Vegetation Responses to Long-Term Environmental Changes at a Savanna Forest Boundary

Doctoral Dissertation


Ongoing anthropogenic changes, such as land-use change, climate changes, and direct effects of CO2, can alter vegetation structure, composition, and growth rates. If these changes are substantial, they may redistribute forest biomes, with downstream feedbacks onto terrestrial carbon storage, climate, and availability of natural resources. Species and ecosystems at the edge of current distributions, such as at the boundary between savannas and closed forests, may be the most vulnerable to these environmental changes. In this dissertation I explore the long term effects of anthropogenic changes on the structure, composition, function of vegetation at a savanna-forest boundary. We use historical vegetation survey data from both the 1800’s and today to test whether vegetation had multiple stable states within the same environmental space in the past, and to determine if long-term changes in land-use and management drove a vegetation state shift. We find that past vegetation had a multiple stable vegetation states of open savanna and closed forests likely maintained by disturbance-vegetation feedbacks. But ongoing fire suppression and logging have created and maintained modern vegetation in a single closed forest state. We show that disturbance is a strong predictor of aboveground biomass in the past, but only has a negligible effect on aboveground biomass on the present landscape. Strong residual taxa relationships that are unexplained by relationships with the environment were common in the past vegetation, but have since disappeared from the modern landscape. While it is likely that modern systems will be maintained as mostly closed forests by continued land management, future projections for the region indicate much hotter and potentially drier growing seasons, questioning how long vegetation will remain forested. Positive effects of increases CO2 on plant water use efficiency (WUE) could aid forest resilience to future drought conditions, but may be complicated by climate changes. To test whether combined changes in CO2 and climate have a positive or negative effect on growth, I use Bayesian models of annual tree ring growth and WUE. We find that CO2 increases plant WUE, driving precipitation sensitivity declines, but the negative impacts of increasing summer temperatures outweigh any positive impacts of higher WUE. Long-term ecosystem model runs simulate similar increase in WUE and declines in precipitation sensitivity by plant functional types over the 20th century, but do not always agree on either the direction or magnitude of overall growth changes or changes in temperature sensitivity.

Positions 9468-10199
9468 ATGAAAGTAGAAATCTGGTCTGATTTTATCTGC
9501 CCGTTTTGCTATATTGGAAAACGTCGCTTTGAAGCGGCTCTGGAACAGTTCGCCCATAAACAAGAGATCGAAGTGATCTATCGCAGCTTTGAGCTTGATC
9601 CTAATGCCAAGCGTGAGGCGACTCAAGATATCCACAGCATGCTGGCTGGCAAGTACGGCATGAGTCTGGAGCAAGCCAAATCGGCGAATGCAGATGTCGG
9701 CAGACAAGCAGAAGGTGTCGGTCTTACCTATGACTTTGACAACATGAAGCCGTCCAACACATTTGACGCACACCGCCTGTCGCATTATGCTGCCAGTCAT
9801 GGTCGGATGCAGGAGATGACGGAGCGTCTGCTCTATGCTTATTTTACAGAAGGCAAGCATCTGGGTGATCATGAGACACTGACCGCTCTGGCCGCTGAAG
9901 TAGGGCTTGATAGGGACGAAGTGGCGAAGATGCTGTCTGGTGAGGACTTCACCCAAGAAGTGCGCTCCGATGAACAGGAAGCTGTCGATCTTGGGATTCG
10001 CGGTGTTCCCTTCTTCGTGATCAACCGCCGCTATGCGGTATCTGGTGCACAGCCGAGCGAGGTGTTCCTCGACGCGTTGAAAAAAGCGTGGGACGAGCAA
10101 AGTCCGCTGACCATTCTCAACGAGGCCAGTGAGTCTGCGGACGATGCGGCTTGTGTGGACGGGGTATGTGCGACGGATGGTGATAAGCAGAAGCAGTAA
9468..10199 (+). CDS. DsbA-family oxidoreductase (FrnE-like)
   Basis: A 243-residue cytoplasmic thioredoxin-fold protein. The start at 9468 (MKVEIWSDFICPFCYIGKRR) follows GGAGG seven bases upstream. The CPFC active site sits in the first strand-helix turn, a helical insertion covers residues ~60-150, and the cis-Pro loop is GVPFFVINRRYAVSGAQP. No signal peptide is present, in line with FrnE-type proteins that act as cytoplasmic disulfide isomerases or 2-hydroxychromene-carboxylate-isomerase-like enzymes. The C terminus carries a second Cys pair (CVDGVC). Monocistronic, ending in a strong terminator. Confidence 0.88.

Overall, the historical perspective provided in this dissertation demonstrates that a combination of land-use, climate changes, and CO2 can drive very different vegetation structure, composition, and functional response to climates that would not be predictable from modern vegetation-environment relationships alone. As a result, future forecasting efforts might be improved by including the disturbance processes, species compositional feedbacks, and non-stationary climate responses highlighted in this dissertation.


Attribute NameValues
Author Kelly Ann Heilman
Contributor Jason S. McLachlan, Research Director
Degree Level Doctoral Dissertation
Degree Discipline Biological Sciences
Degree Name Doctor of Philosophy
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Defense Date
  • 2019-07-12

Submission Date 2019-08-17
Record Visibility and Access Public
Content License
  • All rights reserved

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